But what about using the shades to encourage air flow into the building as required during the summer and, if required, deflect it during winter? This doesn’t mean the shades have to be movable. Working with pressure differences and air flow, again, can achieve this smart and simple design.
Sensible and small design changes to these façade items can have a major impact on the flow of air and day lighting into the buildings and the exhaust of air out of the building, hence improving inhabitant comfort.
If we couple these built form initiatives together and ensure we have the best typology for fabric including glazing then we can have a measurable improvement in air flow and daylight penetration over a typical building that hasn’t taken these ideas into account.
If we also look at external plantings and design of landscape areas to accelerate or decrease air flows and also temper the heat loads in those areas with suitable shading regimes we are adding again to the improvement of the external environment from a comfort point of view and also assisting the internal environment as well.
Natural ventilation offers up some interesting statistics. In schools, for example, natural ventilation and increasing outdoor air flow rates has been shown by the Environment Protection Authority the US to improve learning outcomes by 15 per cent over a typical school building, where natural ventilation has not been a key design driver . http://www.epa.gov/iaq/schools/pdfs/student_performance_findings.pdf
Concentration and recall is much higher in such environments. Energy usage is measurably reduced and maintenance costs are much lower. If we coordinate the smart natural ventilation control system and allow it to replace the building management system (at a much lesser cost) then we can use the natural ventilation system to run the lights, airconditioning, the shades and the blinds so all is coordinated and integrated.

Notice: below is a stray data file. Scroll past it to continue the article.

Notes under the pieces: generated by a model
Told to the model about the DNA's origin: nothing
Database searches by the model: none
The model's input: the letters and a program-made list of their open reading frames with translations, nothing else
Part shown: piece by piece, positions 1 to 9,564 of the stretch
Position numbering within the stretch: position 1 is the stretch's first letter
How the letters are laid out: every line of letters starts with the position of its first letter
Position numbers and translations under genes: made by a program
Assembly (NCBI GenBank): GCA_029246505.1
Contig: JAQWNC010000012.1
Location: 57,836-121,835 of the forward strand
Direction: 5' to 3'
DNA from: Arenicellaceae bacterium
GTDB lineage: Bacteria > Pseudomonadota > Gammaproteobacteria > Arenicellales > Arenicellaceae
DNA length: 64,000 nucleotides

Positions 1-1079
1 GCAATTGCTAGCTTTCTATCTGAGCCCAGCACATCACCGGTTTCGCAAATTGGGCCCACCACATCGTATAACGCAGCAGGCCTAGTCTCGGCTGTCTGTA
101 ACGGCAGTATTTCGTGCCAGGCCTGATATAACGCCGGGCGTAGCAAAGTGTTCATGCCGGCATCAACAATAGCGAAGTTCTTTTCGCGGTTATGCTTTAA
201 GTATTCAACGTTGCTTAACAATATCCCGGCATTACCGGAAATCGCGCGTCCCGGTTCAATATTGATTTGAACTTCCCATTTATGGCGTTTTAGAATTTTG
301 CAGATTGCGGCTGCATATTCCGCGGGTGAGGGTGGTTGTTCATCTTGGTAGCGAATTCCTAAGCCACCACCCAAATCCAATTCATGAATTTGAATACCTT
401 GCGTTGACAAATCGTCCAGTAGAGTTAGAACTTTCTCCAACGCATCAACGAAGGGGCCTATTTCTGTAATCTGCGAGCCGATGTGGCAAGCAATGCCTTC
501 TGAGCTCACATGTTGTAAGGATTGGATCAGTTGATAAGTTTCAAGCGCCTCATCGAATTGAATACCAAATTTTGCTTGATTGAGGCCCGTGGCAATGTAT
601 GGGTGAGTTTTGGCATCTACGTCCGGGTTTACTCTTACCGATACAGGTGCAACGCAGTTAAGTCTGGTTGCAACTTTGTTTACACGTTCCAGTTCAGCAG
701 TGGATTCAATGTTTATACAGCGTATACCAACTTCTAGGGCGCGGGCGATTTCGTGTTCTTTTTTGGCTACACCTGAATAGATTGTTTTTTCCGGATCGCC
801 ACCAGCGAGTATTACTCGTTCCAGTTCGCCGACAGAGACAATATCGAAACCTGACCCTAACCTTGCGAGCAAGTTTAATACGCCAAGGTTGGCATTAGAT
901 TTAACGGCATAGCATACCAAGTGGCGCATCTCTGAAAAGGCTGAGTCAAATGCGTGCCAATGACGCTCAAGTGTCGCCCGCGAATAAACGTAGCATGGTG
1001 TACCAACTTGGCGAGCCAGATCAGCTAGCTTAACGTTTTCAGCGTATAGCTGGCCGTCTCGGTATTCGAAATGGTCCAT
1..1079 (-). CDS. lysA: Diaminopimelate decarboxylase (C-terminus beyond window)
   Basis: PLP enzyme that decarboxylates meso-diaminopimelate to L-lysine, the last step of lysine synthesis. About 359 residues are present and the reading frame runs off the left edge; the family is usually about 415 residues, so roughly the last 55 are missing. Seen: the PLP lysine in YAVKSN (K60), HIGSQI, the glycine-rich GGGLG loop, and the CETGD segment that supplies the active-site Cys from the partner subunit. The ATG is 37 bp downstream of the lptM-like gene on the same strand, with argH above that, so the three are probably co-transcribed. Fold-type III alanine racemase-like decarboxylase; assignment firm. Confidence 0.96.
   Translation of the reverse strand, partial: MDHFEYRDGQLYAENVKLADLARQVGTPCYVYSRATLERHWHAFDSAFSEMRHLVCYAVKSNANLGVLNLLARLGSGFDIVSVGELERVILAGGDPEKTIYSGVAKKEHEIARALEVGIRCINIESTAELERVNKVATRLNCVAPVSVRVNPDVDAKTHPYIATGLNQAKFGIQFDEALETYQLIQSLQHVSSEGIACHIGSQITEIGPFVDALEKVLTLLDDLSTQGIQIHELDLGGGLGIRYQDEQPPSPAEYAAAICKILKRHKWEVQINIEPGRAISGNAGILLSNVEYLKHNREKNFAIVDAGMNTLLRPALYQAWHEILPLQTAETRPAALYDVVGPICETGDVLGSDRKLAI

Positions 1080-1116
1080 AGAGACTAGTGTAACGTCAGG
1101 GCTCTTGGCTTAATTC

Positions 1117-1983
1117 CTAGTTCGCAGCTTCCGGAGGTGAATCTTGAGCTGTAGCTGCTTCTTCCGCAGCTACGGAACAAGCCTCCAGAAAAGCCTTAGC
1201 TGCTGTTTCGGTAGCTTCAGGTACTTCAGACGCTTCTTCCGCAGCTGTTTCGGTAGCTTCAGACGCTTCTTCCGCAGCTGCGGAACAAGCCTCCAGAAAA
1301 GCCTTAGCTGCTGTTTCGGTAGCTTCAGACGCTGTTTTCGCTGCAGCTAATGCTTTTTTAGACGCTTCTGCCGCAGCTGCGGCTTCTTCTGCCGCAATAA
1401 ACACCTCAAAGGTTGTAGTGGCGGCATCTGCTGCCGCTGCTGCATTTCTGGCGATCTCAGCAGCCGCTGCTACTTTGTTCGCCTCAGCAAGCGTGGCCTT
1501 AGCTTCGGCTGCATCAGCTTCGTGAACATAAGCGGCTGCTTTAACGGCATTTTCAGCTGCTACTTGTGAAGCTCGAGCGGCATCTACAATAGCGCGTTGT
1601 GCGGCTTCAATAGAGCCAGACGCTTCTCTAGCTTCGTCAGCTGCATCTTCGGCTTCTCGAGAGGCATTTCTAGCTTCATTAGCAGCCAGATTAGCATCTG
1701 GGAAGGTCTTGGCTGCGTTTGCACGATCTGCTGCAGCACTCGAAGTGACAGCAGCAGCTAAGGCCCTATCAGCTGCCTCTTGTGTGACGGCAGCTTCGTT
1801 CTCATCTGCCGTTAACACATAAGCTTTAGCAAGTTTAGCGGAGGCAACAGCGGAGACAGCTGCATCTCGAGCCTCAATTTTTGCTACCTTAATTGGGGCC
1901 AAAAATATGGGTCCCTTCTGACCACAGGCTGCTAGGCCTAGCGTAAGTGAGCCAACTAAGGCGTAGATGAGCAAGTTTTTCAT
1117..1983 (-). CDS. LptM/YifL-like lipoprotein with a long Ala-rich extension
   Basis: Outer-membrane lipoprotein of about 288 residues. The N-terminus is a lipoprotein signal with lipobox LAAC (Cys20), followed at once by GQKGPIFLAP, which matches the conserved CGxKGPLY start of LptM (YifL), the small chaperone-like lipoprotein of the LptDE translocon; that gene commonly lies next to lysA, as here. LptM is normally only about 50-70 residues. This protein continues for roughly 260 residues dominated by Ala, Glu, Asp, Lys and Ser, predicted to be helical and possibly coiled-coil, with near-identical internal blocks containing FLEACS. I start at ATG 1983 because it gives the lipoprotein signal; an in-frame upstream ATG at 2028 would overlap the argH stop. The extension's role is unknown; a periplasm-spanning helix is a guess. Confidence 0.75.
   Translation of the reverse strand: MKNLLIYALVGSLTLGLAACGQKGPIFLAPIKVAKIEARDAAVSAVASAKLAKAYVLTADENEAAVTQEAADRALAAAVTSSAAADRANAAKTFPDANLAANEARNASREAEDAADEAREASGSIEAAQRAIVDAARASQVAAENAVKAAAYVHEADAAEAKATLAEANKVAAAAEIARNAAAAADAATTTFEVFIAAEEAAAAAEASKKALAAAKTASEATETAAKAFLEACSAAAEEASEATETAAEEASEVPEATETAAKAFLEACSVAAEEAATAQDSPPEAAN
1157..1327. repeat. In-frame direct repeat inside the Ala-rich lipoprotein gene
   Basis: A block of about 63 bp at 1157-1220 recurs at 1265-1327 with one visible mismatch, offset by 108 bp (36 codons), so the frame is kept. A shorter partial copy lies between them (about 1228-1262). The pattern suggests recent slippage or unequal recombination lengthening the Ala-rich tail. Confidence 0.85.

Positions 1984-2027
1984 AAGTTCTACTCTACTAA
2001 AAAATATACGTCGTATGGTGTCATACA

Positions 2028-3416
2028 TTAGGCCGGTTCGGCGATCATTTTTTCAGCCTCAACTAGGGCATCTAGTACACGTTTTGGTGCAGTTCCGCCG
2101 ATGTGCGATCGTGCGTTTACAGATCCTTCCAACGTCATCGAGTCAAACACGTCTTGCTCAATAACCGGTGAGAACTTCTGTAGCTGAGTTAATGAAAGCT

In the current building set up if a window has to open automatically and a blind is in the way, a lot of design and coordination work is required to get the blind to talk to the window and the airconditioning to talk to the automated ventilation system and so on.
But if a specific natural ventilation control system is used then all those coordination headaches are removed.
Natural ventilation control is the hardest component for a building management system to control because BMS aren’t designed to control natural ventilation and the logarithms and expertise used in a true natural ventilation control system is not part of a typical BMS brief.
As we search for ever more efficient building types it is imperative that if we are serious about reducing the carbon emission from buildings (which is currently a key design driver), then we cannot afford to neglect natural ventilation as a serious option.
Research undertaken across thousands and thousands of users in an assortment of building types in different climatic zones around the world shows those users of naturally ventilated and hybrid buildings are more comfortable than or at least as comfortable as, users of an airconditioned buildings. (De Dear, Nicols, Roaf et al)
Imagine how much heat we will save from expelling into the atmosphere and how much energy we will save if we adopt even a hybrid system to cool our buildings.
Once internal temperatures get above, for example, 28 degrees and the outside temperature is even hotter users have the option to turn on their airconditioning. Sydney, however, has on average of only 15 days a year that over 30 degrees.
The cost of implementing natural ventilation into a facility is extremely low on a square metres basis and the options of automating windows or using other proprietary systems – for instance WINDATCHERSTM – can have pay back periods of between three to five years in a hybrid solution.
Energy savings for a mixed mode (hybrid) system are on average 59 per cent (Carnegie Mellon; 2004). An Australian study carried out in 2002 at Sydney University indicated the energy savings can be up to 79 per cent (D Rowe, 2002).
Through smart building design utilising simple initiatives that are low or zero cost, combined with knowledge and understanding of air flows linked to an adaptive comfort criteria, we can improve the inhabitants comfort while reducing energy and carbon emissions significantly. Surely a win–win situation.
John Brodie is the principal and founder of consultancy Vim Sustainability Pty Ltd and has an extensive background as construction project manager, design manager and builder and specialises in passive and low tech sustainable building design strategies.